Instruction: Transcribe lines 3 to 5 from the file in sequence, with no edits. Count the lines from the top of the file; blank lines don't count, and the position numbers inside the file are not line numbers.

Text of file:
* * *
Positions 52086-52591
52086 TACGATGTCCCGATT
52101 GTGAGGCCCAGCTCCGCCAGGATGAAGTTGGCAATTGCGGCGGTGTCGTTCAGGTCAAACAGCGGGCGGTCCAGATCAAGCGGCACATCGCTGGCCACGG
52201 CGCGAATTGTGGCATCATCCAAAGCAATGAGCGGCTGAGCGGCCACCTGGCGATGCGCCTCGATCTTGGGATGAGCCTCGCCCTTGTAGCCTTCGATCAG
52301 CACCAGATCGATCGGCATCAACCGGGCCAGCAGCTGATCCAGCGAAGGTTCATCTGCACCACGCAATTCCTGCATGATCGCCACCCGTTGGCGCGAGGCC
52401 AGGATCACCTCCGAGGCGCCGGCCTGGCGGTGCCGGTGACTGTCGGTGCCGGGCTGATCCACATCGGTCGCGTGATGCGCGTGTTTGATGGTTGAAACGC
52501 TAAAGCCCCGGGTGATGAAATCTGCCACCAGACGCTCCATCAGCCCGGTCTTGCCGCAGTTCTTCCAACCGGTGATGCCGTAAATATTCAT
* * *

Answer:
52101 GTGAGGCCCAGCTCCGCCAGGATGAAGTTGGCAATTGCGGCGGTGTCGTTCAGGTCAAACAGCGGGCGGTCCAGATCAAGCGGCACATCGCTGGCCACGG
52201 CGCGAATTGTGGCATCATCCAAAGCAATGAGCGGCTGAGCGGCCACCTGGCGATGCGCCTCGATCTTGGGATGAGCCTCGCCCTTGTAGCCTTCGATCAG
52301 CACCAGATCGATCGGCATCAACCGGGCCAGCAGCTGATCCAGCGAAGGTTCATCTGCACCACGCAATTCCTGCATGATCGCCACCCGTTGGCGCGAGGCC